To assess the level of increased risk, if any, of hospitalizations for aseptic meningitis after Jeryl-Lynn mumps strain measles-mumps-rubella (MMR) vaccine in the Vaccine Safety Datalink population.
A possible increased risk of aseptic meningitis 8 to 14 days after receipt of MMR was observed in a preliminary screening analysis of automated data from the Vaccine Safety Datalink (VSD) project Year 2 analysis. To further evaluate this association a retrospective 10-year matched case-control study was undertaken in the four health maintenance organizations (HMOs) in the VSD project. Cases ascertained from a broad scan of the automated data were validated against a standard case definition. Two controls matched on age, sex, HMO and HMO membership were assigned per case.
The VSD project involves the cooperative collection of automated vaccination and medical outcome data from four large HMOs that currently have 500 000 children younger than 7 years of age under surveillance. Review of automated screening results from the first 2 years of data revealed a possible increased risk of aseptic meningitis 0 to 14 days after MMR with a relative risk of 3.61 (95% confidence interval, 1.0 to 13.1) although the total number of cases was small. Although the automated data had suggested a possible association of aseptic meningitis with MMR containing the Jeryl-Lynn strain of mumps, review of validated hospitalized cases during the observation period did not reveal evidence of an increased risk of aseptic meningitis after MMR containing the Jeryl-Lynn strain of mumps (odds ratio <1.0 for all analyses).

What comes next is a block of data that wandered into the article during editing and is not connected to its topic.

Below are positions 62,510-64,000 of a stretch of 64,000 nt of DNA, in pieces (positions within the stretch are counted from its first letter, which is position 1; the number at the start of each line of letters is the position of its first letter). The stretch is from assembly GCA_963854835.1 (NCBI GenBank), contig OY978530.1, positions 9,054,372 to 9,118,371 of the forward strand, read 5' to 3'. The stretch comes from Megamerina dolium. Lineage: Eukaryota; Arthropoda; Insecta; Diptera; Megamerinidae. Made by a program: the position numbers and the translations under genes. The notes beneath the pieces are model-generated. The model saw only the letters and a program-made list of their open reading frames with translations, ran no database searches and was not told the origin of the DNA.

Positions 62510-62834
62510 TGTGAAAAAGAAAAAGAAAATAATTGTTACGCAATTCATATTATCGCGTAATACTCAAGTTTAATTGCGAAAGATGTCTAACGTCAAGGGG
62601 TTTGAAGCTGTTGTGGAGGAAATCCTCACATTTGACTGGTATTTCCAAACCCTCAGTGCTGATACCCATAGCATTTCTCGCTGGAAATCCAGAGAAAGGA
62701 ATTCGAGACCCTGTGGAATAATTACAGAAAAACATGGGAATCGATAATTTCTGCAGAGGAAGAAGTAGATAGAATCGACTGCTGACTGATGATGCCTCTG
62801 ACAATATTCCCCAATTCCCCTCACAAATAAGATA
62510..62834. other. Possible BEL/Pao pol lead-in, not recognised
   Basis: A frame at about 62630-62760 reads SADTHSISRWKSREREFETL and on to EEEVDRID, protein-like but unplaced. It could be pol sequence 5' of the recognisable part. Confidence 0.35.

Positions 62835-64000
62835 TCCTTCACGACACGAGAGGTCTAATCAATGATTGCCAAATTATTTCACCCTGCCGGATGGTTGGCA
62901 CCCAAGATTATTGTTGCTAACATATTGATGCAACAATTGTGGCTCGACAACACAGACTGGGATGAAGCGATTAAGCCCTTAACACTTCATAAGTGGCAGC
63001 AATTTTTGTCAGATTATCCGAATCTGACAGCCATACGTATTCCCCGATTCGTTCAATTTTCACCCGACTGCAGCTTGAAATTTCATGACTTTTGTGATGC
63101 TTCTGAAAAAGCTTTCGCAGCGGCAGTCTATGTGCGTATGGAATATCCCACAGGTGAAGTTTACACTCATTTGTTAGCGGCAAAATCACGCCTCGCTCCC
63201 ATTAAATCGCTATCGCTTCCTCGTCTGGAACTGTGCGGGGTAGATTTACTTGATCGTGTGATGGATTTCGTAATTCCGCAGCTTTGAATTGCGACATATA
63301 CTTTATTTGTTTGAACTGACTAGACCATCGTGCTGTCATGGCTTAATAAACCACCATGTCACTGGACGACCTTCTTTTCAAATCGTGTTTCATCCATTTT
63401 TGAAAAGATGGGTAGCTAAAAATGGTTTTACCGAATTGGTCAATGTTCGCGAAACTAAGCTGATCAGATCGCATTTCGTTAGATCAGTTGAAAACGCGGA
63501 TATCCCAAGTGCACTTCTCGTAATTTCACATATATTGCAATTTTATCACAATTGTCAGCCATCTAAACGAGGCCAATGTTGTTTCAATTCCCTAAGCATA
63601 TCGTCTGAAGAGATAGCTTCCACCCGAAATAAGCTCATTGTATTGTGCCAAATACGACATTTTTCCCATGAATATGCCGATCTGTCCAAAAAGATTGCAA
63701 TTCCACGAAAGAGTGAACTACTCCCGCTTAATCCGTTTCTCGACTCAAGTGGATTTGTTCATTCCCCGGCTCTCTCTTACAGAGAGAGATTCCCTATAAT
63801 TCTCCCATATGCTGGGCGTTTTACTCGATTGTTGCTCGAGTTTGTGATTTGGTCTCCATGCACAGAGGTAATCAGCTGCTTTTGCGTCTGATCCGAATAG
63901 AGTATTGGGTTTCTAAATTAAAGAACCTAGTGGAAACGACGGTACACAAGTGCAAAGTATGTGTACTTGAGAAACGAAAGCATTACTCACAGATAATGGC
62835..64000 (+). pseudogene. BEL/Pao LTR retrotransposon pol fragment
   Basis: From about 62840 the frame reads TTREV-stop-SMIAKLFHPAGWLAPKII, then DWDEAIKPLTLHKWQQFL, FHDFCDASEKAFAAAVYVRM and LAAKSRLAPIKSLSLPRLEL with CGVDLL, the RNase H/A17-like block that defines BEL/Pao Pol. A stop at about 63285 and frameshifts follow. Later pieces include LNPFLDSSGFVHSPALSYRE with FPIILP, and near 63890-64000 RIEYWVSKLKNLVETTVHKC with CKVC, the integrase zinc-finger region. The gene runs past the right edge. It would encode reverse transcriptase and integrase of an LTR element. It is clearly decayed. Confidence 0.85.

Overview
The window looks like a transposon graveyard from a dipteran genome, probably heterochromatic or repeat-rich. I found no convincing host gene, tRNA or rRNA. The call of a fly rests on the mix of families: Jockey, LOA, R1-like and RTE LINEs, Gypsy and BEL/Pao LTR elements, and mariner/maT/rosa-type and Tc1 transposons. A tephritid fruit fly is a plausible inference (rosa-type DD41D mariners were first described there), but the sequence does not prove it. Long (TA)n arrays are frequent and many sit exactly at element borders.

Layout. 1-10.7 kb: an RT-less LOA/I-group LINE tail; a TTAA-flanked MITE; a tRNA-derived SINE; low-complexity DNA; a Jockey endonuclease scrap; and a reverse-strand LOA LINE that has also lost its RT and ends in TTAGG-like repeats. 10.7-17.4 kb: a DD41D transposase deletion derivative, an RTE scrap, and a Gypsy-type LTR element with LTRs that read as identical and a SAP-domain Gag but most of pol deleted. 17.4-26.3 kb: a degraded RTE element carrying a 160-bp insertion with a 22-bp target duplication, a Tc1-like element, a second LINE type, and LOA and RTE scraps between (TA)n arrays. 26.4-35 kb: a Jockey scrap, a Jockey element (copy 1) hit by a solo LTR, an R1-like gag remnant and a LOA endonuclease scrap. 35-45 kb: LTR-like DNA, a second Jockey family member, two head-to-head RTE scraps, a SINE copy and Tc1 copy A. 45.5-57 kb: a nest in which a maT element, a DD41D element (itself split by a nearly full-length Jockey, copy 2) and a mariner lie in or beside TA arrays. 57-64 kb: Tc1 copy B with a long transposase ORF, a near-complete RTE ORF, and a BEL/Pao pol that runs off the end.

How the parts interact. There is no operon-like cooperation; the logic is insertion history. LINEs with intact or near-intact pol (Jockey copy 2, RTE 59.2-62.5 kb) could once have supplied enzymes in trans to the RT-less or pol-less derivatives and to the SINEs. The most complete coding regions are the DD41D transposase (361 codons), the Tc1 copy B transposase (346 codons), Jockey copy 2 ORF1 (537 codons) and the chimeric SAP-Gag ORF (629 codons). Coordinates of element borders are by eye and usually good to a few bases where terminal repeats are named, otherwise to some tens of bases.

Although it is recognized that hospitalized cases represent a minority of the total cases of aseptic meningitis, it is reassuring that in this evaluation no increased risk of aseptic meningitis after MMR vaccine was found.
From the Kaiser Permanente Vaccine Study Center, Oakland, CA (SB, HS, PaR, EL); the National Immunization Program, Centers for Disease Control, Atlanta, GA (RC, JG, SH, JH, PhR, ES); Group Health Cooperative, Seattle, WA (RD, RT); 4 Kaiser Permanente Northwest Region, Portland, OR (JM); Southern California Kaiser Permanente, Panorama City, CA (MM); UCLA Vaccine Study Center, Torrance, CA (CV, JW); and the Center for Biologics Evaluation and Research, Food and Drug Administration, Bethesda, MD (SR, RW).
Accepted for publication Jan. 28, 1997.
Address for reprints: Steven Black, M.D., Kaiser Permanente Medical Center, 280 West MacArthur Blvd., Oakland, CA 94611. Fax 510-596-6575 [fax]; E-mail email@example.com.